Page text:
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Wednesday, October 21, 2015

Thrombus Load May Predict Worse Outcome after EVAR


New research in the current issue of JVIR evaluated the impact of two- and three-dimensional preoperative morphologic assessment on CTA on midterm outcomes in patients with AAA treated with EVAR. Sirignano et al., retrospectively evaluated morphologic features of AAA including maximum aortic diameter, thrombus area, overall aneurysm volume, and intrasac thrombus volume (1). This was compared with all perioperative and midterm AAA-related re-intervention and all-cause mortality. Investigators reviewed 191 pre-op CTAs with mean maximum aortic diameter of 58 mm; thrombus area, 49.6%; aortic volume, 159.36 cm3; and thrombus volume, 58.6%. There were no reported cases of re-intervention or mortality in the perioperative period. Mean follow-up was 32 months +/- 16.8 months (range, 3-66 months) with a mortality rate of 9.4%. AAA-related death was 0 and re-intervention rate was a low 8.9%. Causes of re-intervention included type I endoleak (n=3 [1.6%]), type II endoleak (n=7 [3.7%]), type III endoleak (n=1 [0.5%]), endograft limb thrombosis (n=4 [2.1%]), and access vessel thrombosis (n=2; 1%). Predictors for re-intervention included greater thrombus area (>60%) and thrombus volume (>59%). While greater maximum aortic diameter (>59 mm) and aortic volume (>159 cm3) trended to higher reintervention rate, the results were not statistically significant (P=.62 and P =.12). Aortic volume was a predictor of any adverse event, re-intervention, and all-cause mortality after EVAR (P=.03). The authors concluded that thrombus area and volume are risk factors for higher rates of re-intervention and do not represent a protective factor.

Commentary:


The above article is noteworthy as it challenges a commonly held assumption regarding sac thrombus and re-intervention rates. While previous work (2, 3) has suggested that thrombus load is actually protective of future interventions (namely type II endoleak), the current manuscript has shown that this assumption may not be valid. However, the current study has a smaller sample size and a lower rate of re-intervention (8.9% vs 15.4%) when compared with prior work. Further, earlier research focused more on presence or absence of endoleak rather than growth or shrinkage of sac size. Additionally, given changes in device design, one may argue how comparable two sample cohorts from >10yrs apart are. Lastly, given the large number of variables present (neck angulation, neck length, presence or absence of patent vessels within the sac, etc.) it may be difficult to tease out meaningful conclusions from a small data set. Regardless, if nothing else, the questions raised in the manuscript point to the continued need for research in this challenging patient population.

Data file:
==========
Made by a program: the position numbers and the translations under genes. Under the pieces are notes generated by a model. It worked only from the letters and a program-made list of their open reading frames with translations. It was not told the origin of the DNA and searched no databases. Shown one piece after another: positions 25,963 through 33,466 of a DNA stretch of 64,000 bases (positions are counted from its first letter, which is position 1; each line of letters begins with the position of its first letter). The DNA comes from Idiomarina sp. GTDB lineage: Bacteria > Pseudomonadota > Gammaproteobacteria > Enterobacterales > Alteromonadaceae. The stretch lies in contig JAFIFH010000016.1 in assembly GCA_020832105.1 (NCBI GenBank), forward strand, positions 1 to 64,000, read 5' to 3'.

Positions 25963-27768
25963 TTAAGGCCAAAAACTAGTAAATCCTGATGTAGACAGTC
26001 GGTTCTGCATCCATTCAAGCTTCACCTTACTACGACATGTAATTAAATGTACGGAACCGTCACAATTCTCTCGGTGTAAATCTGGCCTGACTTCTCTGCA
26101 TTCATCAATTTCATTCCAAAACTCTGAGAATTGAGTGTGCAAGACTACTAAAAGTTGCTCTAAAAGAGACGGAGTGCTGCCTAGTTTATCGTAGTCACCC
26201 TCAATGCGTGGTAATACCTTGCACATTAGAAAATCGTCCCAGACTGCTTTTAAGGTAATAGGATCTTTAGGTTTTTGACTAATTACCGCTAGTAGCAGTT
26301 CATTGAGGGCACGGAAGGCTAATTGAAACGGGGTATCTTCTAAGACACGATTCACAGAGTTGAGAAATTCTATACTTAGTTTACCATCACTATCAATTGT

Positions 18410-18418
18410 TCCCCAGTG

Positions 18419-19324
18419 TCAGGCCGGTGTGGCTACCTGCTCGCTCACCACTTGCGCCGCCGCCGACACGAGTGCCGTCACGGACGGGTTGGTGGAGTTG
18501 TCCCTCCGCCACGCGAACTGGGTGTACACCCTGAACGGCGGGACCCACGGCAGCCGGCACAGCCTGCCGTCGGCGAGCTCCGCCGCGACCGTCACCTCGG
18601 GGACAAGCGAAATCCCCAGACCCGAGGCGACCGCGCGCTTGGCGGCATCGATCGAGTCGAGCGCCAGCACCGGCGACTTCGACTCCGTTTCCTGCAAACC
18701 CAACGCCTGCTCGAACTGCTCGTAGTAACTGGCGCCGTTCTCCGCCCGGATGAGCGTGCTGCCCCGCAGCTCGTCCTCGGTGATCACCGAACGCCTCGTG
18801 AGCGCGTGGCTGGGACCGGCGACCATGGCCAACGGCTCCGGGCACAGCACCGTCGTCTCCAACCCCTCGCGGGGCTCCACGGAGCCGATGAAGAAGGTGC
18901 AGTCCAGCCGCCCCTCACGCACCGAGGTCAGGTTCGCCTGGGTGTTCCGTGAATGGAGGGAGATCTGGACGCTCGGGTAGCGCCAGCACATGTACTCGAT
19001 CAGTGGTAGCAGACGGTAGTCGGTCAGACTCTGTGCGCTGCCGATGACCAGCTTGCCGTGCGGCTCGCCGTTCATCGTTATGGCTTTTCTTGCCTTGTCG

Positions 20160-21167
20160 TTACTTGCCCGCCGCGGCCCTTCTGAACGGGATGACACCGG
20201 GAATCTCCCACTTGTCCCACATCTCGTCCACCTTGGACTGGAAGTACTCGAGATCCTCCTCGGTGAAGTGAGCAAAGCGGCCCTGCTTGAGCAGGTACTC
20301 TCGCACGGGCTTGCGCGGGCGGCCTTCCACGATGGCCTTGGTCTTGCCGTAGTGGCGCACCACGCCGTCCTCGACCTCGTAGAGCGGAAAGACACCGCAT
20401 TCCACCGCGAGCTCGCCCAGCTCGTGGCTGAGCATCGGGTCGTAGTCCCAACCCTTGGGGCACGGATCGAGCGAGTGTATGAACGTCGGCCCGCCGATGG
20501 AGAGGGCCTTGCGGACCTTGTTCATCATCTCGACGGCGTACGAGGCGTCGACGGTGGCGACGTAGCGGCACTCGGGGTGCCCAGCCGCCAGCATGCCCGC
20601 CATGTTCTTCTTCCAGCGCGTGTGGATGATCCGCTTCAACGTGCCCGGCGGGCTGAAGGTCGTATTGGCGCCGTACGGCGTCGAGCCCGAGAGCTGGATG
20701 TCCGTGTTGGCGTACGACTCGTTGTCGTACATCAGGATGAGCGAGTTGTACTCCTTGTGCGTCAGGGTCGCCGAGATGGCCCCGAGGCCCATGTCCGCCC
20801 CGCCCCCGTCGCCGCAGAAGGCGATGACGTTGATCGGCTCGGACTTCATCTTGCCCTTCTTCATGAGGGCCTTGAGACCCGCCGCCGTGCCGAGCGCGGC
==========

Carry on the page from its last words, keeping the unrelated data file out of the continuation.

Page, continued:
Click here for abstract

1. Sirignano, et al. Preoperative intrasac thrombus load predicts worse outcome after elective endovascular repair of abdominal aortic aneurysms. J Vasc Interv Radiol 2015; 26:1431-6. 

2. Rai D, Wisniowski B, Bradshaw B, et al. Abdominal aortic aneurysm calcification and thrombus volume are not associated with outcome following endovascular abdominal aortic aneurysm repair. Eur Radiol 2014; 24:1768–1776. 28. 

3. Sampaio SM, Panneton JM, Mozes GI, et al. Aneurysm sac thrombus load predicts type II endoleaks after endovascular aneurysm repair. Ann Vasc Surg 2005; 19:302–309.


Post Author:
Luke R. Wilkins, MD

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